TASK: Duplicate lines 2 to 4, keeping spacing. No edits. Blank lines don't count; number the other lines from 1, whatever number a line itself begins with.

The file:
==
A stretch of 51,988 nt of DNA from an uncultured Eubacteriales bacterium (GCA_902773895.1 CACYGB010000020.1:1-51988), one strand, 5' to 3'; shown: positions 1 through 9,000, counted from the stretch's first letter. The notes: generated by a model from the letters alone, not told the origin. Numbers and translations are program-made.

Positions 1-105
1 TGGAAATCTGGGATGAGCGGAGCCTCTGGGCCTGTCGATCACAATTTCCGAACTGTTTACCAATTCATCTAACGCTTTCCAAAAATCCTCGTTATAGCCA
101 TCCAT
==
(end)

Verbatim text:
Positions 1-105
1 TGGAAATCTGGGATGAGCGGAGCCTCTGGGCCTGTCGATCACAATTTCCGAACTGTTTACCAATTCATCTAACGCTTTCCAAAAATCCTCGTTATAGCCA
101 TCCAT